The U.S. Is On the Same Side as Al Qaeda In Syria
Reuters notes that the leader of Al Qaeda – Ayman al-Zawahri – is backing the Syrian rebels, and asking his followers to fight the Syrian government.
This is curious, given that the U.S. is considering military options for ousting the Syrian government, American allies Britain and Qatar allegedly already have foreign troops inside Syria, and the U.S. has been planning regime change in Syria for over 50 years.
Mainstream reports also state that the U.S. and its allies are backing Iranian terrorists.
I thought Al Qaeda was America’s mortal enemy. Why are we backing terrorists?
PARIS - Pervez Musharraf says he still gets the question a lot: When will Osama bin Laden and his top deputy be caught? The Pakistani president insists it's more important for his 100,000 troops on the Afghan border to root out the Taliban than search for al-Qaida leaders.
That bin Laden and Ayman al-Zawahri are still at large "doesn't mean much," the former general said Tuesday on the second day of a swing through Europe. He suggested they are far less a threat to his regime than Taliban-linked militants entrenched in Pakistan's west.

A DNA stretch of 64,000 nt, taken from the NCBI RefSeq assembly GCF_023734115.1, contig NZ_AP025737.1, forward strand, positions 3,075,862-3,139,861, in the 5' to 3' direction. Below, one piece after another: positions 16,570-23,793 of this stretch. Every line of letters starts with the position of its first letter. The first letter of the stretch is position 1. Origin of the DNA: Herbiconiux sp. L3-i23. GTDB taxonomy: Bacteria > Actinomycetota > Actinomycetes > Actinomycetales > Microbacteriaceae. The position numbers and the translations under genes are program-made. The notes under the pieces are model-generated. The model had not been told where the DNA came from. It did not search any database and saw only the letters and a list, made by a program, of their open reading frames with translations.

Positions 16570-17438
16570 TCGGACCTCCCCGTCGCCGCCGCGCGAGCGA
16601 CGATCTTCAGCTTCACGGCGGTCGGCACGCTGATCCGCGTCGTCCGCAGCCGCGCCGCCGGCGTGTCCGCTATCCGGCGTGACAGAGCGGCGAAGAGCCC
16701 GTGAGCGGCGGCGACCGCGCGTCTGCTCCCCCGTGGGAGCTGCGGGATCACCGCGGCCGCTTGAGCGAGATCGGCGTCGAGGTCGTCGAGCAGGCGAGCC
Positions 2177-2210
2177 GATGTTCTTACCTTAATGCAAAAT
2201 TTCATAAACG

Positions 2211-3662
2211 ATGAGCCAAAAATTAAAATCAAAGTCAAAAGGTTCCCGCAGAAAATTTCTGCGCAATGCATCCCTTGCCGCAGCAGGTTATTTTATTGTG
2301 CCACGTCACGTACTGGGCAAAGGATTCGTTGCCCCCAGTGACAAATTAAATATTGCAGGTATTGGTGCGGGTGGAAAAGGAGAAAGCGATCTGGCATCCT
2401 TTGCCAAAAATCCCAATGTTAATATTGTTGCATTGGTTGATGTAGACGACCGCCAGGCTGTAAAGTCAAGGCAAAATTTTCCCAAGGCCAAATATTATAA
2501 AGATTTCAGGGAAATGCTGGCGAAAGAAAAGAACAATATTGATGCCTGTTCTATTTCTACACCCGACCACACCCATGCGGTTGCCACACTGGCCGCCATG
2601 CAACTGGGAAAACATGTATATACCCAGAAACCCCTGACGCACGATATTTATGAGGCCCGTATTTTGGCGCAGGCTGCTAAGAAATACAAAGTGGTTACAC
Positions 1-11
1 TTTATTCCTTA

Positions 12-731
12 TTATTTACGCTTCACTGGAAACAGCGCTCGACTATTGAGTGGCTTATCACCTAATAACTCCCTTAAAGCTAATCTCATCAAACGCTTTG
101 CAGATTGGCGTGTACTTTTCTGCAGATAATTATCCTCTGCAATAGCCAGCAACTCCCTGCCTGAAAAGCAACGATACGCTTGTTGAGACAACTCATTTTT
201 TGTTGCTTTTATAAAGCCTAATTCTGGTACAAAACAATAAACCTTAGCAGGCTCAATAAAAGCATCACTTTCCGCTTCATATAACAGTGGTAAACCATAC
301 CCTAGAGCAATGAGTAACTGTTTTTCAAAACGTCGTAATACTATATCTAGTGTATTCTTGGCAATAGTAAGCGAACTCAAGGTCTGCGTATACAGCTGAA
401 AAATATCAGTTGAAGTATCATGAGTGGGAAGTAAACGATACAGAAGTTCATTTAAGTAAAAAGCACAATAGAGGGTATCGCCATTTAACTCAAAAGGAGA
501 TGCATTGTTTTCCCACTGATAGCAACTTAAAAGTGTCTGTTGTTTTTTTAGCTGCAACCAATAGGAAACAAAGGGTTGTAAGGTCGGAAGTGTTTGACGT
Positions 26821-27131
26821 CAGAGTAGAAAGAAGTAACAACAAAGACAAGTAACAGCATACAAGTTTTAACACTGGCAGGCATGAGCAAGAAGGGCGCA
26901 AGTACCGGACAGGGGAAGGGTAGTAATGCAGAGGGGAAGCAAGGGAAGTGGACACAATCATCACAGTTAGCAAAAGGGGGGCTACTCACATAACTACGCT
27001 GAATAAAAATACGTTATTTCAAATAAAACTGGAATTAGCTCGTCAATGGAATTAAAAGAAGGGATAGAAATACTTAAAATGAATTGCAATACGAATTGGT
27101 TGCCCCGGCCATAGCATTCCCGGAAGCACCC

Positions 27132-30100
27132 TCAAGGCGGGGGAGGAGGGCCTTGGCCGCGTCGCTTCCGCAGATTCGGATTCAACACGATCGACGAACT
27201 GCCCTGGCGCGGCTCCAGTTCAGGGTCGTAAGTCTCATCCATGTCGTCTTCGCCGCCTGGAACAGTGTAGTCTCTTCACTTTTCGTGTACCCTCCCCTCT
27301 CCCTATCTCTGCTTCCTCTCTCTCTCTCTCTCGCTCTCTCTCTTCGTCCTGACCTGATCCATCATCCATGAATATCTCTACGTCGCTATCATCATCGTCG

Bin Laden and al-Zawahri are believed to be hiding somewhere in the lawless tribal areas along Afghanistan's frontier with Pakistan.
"The 100,000 troops that we are using ... are not going around trying to locate Osama bin Laden and Zawahri, frankly," Musharraf told a conference at the French Institute for International Relations. "They are operating against terrorists, and in the process, if we get them, we will deal with them certainly." ...
CAIRO, Egypt (AP) — Al-Qaida has invited journalists to send questions to its No. 2 figure Ayman al-Zawahri, the first time the terror network has offered an "interview" with one of its top leaders since the Sept. 11, 2001, attacks in the United States.
The invitation — issued by Al-Sahab, the group's media arm on an Islamic militant Web site — is the latest in al-Qaida's increasingly sophisticated efforts to get out its message. Al-Sahab has dramatically increased the number of messages it has issued this year, and its videos have shown more complex production.
The statement, first posted Sunday, invites "individuals, agencies and all media" to submit written questions for al-Zawahri by sending them to the Islamic Web forums where Al-Sahab traditionally posts its messages.
Al-Sahab asked the forums to send it the questions "by the letter, with no changes or substitutions, no matter whether they agree or disagree (with the question)."